“I’d like to get a place in Scottsdale, I think.  Scottsdale’s nice. You know, with me moving around a lot, I haven’t seen much of my parents since I was in high school, and they aren’t young anymore, so as the years go by I’d like to spend more time with them there, but I don’t want to go up to Edmonton to do it.  They put their time in up there in the cold, and they like the Phoenix area in the winter.”

For now, Commodore seems content playing on one of the top teams in the American League.

“It’s been a different year.  The last couple years have been tough. They’ve been tough for me.  To be honest I’m the exact same player I was five years ago, it’s just situations have changed. I’ve had back-to-back coaches that have basically done their best to punt me out of the league.”

So far, Texas seems to be a good fit, and with the playoffs right around the corner, the future is bright.  Playing for the Stars could lead to one more championship on his already loaded resume.

“If we can pull out a Calder Cup I will have won every trophy I ever played for.”

With aspirations of playing golf on the Emerald greens of Ireland to possibly fighting fires, whatever comes next for Mike Commodore is sure to be an adventure.

The Checkers star in Charlotte, defeat Texas 4-3

Tonight’s game saw two Checkers take the ice with Charlotte for the first time.  Brendon Nash, older brother of Riley, was paired for most of the game with fellow defenseman Justin Krueger. He’s on loan from San Antonio for the remainder of the season.

Brock McGinn also played his first game as a Checker after practicing with the team for the past week following the conclusion of his OHL season with the Guelph Storm.  McGinn is a speedy forward who isn’t afraid to use his body and had no trouble finding himself down in front of the net a number of times.

“I thought he was great.  He didn’t play scared and he was out there. He can skate well and was out there on the forecheck and he likes to bang bodies,” commented Coach Jeff Daniels, “He was tenacious and I think he’s only 19 years old, and that’s a very big and very good team to jump in on his first game and he played very well.”

In recent weeks, the first period of play has been slow to get started, with very little offensive effort, but tonight  the first period proved to be a big one.  A big check by Captain Brett Sutter led to a turnover by Mike Commodore.  Matt Beca capitalized on it, and made the score 1-0.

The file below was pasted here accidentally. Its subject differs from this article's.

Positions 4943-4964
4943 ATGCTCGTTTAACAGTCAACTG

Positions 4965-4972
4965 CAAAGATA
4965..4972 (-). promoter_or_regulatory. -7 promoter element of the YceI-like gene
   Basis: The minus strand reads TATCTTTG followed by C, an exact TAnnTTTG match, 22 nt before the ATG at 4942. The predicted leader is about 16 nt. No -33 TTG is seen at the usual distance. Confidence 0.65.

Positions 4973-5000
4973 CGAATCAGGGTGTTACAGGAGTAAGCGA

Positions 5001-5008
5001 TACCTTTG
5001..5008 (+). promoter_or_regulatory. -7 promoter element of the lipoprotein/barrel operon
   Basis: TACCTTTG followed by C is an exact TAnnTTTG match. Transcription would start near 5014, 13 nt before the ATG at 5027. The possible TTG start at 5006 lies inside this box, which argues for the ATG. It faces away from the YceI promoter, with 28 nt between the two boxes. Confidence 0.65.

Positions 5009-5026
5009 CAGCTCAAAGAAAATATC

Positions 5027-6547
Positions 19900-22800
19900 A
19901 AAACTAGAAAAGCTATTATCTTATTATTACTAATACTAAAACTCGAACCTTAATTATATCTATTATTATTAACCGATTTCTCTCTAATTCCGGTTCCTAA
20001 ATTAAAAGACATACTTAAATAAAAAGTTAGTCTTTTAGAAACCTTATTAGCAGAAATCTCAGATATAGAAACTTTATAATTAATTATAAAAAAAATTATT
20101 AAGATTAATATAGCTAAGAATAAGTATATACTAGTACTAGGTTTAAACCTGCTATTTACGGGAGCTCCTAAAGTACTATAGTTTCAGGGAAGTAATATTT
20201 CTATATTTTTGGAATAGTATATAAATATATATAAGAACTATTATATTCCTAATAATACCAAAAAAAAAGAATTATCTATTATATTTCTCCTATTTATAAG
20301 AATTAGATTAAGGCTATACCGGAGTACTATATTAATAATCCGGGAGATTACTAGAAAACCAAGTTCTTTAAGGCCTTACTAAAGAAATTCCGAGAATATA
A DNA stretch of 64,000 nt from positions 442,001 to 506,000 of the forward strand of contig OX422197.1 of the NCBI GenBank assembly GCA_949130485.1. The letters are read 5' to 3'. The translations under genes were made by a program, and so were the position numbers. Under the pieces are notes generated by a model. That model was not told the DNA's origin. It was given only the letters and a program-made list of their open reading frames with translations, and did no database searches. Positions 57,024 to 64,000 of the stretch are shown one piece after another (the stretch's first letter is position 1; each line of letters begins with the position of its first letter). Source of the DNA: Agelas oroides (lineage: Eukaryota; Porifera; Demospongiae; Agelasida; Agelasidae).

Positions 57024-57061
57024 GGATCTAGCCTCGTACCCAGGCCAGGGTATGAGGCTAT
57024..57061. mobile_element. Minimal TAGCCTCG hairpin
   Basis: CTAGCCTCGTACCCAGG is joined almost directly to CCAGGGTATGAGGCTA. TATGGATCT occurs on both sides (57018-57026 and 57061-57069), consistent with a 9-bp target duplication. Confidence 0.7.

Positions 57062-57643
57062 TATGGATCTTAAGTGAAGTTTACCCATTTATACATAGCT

Despite being outshot 20-7 in the second period, and two goals within the first two minutes, the Checkers were able to keep it together.  Stellar play by goaltender Rob Madore played a huge part in this. He made countless saves during a Stars play and kept the Checkers in the game through a period that was quite sluggish at times, and had a slightly offensive Checkers offense.

“To his credit, I thought he really bounced back,” said Daniels on the play of Rob Madore who faced 47 shots, “I mean,  we’re up 1-0, then down 2-1, and it could have been 3-1 or 4-1 without Rob making some big saves in the second period.”

A big third period saw Jeremy Welsh score to make the score 3-2, only to have Texas immediately tie it up.  With less than two minutes left in the game, Zach Boychuk, with a feed from Chris Terry and Bobby Raymond, ended up scoring the game winner on the power play.

Bobby Raymond had two points on the night (1g,1a) and also a number of key defensive plays that kept the Checkers in the game.

Tomorrow’s rematch against the Texas Stars is the final home game for the Checkers this season before the team takes the road for their final four games in Chicago, Peoria and Milwaukee.


Odds & Ends

  • If the playoffs started today, Charlotte would face the Houston Aeros.  Following the news that the Aeros are relocating to Iowa next season, it may be the last time Charlotte faces a team from Houston for awhile.
  • In Nicolas Blanchard’s first game with the Carolina Hurricanes, he had four hits and his first fighting major at the NHL level.
  • Be watching the Chasing Checkers Twitter feed and website tomorrow for a pretty special Q&A with a former Stanley Cup winner with the Carolina Hurricanes.

Road Trip to Charlotte – a Texas Stars fan perspective